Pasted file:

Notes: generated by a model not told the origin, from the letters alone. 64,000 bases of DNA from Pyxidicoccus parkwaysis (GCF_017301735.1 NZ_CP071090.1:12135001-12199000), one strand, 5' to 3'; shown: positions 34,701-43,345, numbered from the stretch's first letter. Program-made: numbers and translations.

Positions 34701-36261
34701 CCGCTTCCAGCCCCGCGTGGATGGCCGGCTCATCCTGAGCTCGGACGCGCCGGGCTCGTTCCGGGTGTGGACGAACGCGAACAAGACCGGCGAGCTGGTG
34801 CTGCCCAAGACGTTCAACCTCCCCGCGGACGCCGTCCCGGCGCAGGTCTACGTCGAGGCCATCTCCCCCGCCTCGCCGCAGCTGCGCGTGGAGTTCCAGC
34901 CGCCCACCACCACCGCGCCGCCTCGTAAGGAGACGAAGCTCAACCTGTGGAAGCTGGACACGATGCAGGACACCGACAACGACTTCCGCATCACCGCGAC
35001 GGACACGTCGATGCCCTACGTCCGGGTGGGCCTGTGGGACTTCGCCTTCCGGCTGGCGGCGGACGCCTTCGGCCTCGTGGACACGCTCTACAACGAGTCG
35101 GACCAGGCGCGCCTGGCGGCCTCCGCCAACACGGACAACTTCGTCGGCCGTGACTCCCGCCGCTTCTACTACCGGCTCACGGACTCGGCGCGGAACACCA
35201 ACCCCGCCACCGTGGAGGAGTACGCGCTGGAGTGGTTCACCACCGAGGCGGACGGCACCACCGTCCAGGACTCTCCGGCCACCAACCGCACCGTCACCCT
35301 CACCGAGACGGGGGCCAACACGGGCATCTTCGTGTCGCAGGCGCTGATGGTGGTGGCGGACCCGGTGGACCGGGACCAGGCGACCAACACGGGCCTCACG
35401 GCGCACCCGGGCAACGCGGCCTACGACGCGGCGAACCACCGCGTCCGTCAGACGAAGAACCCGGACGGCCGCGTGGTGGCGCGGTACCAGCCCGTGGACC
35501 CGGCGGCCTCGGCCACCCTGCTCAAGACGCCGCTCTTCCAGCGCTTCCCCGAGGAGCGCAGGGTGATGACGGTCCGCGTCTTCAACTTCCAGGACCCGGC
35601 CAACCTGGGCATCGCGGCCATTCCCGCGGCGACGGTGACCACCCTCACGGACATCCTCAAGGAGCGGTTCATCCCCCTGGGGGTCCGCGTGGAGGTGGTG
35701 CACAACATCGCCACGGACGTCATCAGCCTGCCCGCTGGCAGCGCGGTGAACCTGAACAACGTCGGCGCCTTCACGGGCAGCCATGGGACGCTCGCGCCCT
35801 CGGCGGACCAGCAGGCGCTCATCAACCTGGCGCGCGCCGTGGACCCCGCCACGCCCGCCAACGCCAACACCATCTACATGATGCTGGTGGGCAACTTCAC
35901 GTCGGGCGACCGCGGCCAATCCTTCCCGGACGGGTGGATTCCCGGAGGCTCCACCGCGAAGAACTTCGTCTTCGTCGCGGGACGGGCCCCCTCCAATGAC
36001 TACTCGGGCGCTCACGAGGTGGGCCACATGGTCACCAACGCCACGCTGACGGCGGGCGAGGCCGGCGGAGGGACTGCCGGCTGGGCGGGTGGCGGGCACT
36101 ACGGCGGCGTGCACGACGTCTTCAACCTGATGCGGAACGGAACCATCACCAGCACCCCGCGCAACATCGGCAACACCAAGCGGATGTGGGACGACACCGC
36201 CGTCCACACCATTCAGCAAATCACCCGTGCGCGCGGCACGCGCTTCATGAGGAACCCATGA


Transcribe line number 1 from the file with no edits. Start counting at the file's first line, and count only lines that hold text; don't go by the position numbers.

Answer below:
Notes: generated by a model not told the origin, from the letters alone. 64,000 bases of DNA from Pyxidicoccus parkwaysis (GCF_017301735.1 NZ_CP071090.1:12135001-12199000), one strand, 5' to 3'; shown: positions 34,701-43,345, numbered from the stretch's first letter. Program-made: numbers and translations.